A made-in-Africa approach
The theory of change underlying the Green Building Council model is that local leaders are best placed to enable their own market transformation. While outside help is tremendously important to provide capacity, start-up capital and best practices, ultimately, leaders from the country can best shape, design and build solutions fit for local climatic needs, culture, politics and business.
In line with this model, GBCs in the WorldGBC Africa Regional Network are focusing on four strategies – supporting strong regulatory and voluntary frameworks; recognising and scaling local building materials and practices; training the green building workers of today and tomorrow; and directing much-needed foreign and domestic investment to green building.
We have seen around the world that strong national and city legislative frameworks, complemented by large-scale uptake of voluntary certification, are required to provide much-needed guidance and direction to an emerging green building market. But in many African countries, minimum standards for building and construction either do not exist or are decades out of date, leading to widespread low quality, inefficient and unsafe structures.
Kenya’s current building codes were written 20 years ago, and so a number of foreign standards have been used instead, to enable international benchmarking. But now a new framework has been developed with the Kenya Green Building Society that takes into account the Kenyan environment, Kenyan materials and the Kenyan people. In Ghana, the Green Building Council has worked closely with the national government to create the Eco Communities National Framework, providing guidance on how sustainable communities should be planned, designed, constructed, operated, maintained and renewed.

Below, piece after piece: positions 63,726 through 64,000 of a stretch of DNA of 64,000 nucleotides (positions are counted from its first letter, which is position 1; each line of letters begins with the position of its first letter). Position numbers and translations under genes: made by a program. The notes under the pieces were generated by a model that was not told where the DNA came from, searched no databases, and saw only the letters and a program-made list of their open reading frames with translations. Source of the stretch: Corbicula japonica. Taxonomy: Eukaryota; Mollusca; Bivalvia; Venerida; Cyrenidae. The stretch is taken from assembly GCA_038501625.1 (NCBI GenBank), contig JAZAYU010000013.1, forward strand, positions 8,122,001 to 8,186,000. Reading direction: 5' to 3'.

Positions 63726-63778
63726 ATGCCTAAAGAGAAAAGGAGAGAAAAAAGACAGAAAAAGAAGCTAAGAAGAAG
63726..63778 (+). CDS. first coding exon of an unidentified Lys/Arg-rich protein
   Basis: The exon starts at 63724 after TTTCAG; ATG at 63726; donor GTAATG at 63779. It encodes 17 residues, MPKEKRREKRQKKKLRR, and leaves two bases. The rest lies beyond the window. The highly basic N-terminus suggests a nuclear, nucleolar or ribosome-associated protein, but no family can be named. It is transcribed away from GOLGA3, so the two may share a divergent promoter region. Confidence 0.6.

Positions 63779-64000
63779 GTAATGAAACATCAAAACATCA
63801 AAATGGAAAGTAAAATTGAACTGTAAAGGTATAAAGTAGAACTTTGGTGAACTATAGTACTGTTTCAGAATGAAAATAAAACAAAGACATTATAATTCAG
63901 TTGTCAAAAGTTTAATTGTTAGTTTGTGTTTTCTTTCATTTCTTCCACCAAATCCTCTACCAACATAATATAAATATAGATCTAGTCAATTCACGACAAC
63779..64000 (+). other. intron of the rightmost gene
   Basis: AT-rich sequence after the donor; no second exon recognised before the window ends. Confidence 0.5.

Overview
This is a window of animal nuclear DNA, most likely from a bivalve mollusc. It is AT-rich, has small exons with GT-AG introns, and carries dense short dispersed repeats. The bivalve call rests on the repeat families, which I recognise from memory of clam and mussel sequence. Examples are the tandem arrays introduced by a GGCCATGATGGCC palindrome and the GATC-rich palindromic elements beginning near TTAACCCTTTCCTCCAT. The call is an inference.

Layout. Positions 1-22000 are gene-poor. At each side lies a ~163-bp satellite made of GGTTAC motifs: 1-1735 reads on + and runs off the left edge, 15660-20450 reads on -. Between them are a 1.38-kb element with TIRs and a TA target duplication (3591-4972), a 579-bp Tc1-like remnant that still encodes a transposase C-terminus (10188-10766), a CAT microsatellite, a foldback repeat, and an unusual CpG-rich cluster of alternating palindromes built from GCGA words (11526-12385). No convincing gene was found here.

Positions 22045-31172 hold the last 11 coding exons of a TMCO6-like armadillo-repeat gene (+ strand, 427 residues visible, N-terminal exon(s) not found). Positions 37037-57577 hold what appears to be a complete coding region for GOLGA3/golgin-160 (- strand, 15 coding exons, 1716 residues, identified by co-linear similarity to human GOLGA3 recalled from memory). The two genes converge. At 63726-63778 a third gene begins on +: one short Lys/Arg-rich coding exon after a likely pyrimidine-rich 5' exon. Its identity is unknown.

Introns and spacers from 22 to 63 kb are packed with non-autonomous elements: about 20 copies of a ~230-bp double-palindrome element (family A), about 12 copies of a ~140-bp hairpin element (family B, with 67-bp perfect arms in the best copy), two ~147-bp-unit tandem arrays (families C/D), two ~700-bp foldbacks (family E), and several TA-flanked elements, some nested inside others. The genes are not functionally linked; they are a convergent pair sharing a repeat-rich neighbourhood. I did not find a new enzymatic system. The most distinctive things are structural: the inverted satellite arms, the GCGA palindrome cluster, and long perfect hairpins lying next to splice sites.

In addition to developing standards, Green Building Councils in Africa also are working to recognise and scale building solutions that celebrate the rich geographic, cultural and historic traditions of Africa. Increasingly, green building practitioners recognise that sustainable practices are not always modern new technologies but, in some cases, actually ancient practices grounded in local materials and processes.
"Green Building Councils in Africa are working to scale building solutions that celebrate the rich geographic, cultural and historic traditions of Africa"
In Kenya, Green Building Society Chair Elizabeth Chege queries the value of foreign practices. “Why do Kenyans copy from environments like London or Dubai with very different climates, or look to China?” she asks, “when materials such as clay can be sourced locally – and also create better internal environments suited to the Kenyan climate.” Renowned architect Nina Moritz recently spoke to the Namibia GBC about building with locally sourced materials, such as sandbags which not only make use of the most widespread, even ubiquitous, material in the country, but also provide a cooler and more comfortable interior environment than foreign materials might provide. Local solutions can not only be more sustainable, but better for the well-being of building inhabitants.
Green Star certification
Standards do not always have to be government-led. In South Africa, and spreading across the rest of Africa, Green Star and other certifications are recognising leadership by rating and recognising the green performance of individual buildings.